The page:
How do the future fortunes of Facebook look?

What will Facebook’s earnings mean for the future of marketing?

As Facebook prepares for its latest earnings call today (24 July), I truly believe the future will continue to look rosy for the world’s biggest social media platform. Looking into our data around brands’ use of Facebook’s services in the last quarter, we can see that all the evidence points towards a strong Q2 performance.

A good place to start is the key metric for consumer products: Daily Active Users across the Facebook services. This continues to grow mainly on Instagram, which always bodes well for earnings calls. There is also more general intent to spend more on Instagram – this is what we are hearing directly from our brand customers in the fashion and beauty industries. It doesn’t look set to falter anytime soon.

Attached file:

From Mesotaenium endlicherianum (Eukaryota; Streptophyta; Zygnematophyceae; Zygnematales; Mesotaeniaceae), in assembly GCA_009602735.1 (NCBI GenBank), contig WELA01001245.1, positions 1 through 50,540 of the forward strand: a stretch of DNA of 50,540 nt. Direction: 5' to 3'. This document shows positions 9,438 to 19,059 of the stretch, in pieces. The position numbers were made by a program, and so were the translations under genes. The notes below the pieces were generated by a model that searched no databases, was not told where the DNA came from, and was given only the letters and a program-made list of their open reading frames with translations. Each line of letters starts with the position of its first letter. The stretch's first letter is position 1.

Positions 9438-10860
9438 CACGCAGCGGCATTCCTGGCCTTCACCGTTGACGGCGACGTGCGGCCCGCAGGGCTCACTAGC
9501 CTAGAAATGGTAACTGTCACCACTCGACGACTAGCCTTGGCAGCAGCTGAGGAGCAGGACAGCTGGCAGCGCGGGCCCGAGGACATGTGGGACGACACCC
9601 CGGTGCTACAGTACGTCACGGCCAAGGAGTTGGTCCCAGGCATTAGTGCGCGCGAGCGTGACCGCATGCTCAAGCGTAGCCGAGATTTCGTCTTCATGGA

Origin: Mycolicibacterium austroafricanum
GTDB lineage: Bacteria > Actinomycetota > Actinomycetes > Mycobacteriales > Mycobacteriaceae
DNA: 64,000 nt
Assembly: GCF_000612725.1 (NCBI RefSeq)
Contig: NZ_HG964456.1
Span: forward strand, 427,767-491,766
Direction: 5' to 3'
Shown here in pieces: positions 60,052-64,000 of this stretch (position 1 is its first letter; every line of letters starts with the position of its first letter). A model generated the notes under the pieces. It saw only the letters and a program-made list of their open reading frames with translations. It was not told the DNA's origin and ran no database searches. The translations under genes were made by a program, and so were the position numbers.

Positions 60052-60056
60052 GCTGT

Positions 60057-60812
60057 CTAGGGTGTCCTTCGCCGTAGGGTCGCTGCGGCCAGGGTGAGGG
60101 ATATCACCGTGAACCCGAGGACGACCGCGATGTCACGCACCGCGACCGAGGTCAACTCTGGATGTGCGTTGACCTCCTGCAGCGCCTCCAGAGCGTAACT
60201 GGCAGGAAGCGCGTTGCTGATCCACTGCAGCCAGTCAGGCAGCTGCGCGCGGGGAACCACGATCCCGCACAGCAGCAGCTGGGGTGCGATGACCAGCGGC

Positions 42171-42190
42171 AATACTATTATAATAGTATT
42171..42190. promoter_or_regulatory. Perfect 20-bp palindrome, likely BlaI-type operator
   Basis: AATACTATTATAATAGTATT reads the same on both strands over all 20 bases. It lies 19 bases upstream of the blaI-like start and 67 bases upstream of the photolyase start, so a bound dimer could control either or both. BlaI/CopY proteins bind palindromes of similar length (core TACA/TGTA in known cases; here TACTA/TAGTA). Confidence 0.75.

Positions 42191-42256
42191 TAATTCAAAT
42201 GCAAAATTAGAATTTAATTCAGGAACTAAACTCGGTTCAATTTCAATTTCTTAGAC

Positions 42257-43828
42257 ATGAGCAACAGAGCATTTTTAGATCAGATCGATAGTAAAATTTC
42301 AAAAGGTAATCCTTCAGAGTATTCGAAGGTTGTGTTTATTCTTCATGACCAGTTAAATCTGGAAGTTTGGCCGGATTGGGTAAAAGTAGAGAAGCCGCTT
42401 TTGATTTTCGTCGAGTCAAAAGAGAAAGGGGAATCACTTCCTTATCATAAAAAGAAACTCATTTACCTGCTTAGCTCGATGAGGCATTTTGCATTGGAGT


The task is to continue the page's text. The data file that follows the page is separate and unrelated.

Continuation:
Another key metric to look at is the cost-per-click trends across Facebook’s services. We can see that cost per engagement is continuing to increase. On average we are seeing an increase in cost-per-click of 12%, and some regions have shown an even more significant change – up to 45% in the Middle East compared to the same quarter in 2018.

Because of this, we can expect to see Facebook continue to report strong earnings across its services. While the $5bn Federal Trade Commission fine announced in its previous earnings might impact the numbers somewhat, this is unlikely to dampen the general outlook, or be a reason for Facebook to perform underwhelmingly in its Q2 report.

The new kid on the block

While all our metrics indicate that Instagram is getting more love from users and brands, we are hearing about TikTok more often than ever in our conversations with budget holders at brands. TikTok has scaled well and has actually already started experimenting with paid content, but this is being taken to the next level. More and more enterprise brands are looking to dip their toe into TikTok to learn about what the platform can offer. Largely, brands want to know the quality of engagement and type of audience they can acquire and engage with over the TikTok platform.